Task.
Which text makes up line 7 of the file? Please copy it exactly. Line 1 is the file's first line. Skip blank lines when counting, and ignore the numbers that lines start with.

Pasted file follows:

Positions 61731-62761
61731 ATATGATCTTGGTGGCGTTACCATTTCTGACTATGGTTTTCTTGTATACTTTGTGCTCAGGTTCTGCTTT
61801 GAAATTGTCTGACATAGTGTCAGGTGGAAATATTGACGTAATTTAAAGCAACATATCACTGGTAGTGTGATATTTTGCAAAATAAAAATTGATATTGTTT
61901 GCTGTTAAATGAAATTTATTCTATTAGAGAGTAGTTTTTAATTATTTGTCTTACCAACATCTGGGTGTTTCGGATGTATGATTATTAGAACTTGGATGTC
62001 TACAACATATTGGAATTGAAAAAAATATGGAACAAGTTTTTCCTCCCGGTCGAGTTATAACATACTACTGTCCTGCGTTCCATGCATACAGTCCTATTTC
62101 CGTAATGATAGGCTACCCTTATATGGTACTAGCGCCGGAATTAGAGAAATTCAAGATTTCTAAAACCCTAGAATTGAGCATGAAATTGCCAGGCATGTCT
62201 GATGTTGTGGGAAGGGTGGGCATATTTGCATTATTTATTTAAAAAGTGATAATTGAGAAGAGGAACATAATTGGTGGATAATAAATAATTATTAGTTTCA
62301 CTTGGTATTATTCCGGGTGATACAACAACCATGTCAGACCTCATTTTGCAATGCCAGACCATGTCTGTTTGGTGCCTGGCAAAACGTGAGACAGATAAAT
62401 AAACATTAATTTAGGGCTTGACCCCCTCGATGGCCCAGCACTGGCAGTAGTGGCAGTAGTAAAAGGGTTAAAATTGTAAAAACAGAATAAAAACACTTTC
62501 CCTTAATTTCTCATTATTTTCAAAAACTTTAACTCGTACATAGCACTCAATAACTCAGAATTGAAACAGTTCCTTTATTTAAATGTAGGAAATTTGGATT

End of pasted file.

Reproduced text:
62201 GATGTTGTGGGAAGGGTGGGCATATTTGCATTATTTATTTAAAAAGTGATAATTGAGAAGAGGAACATAATTGGTGGATAATAAATAATTATTAGTTTCA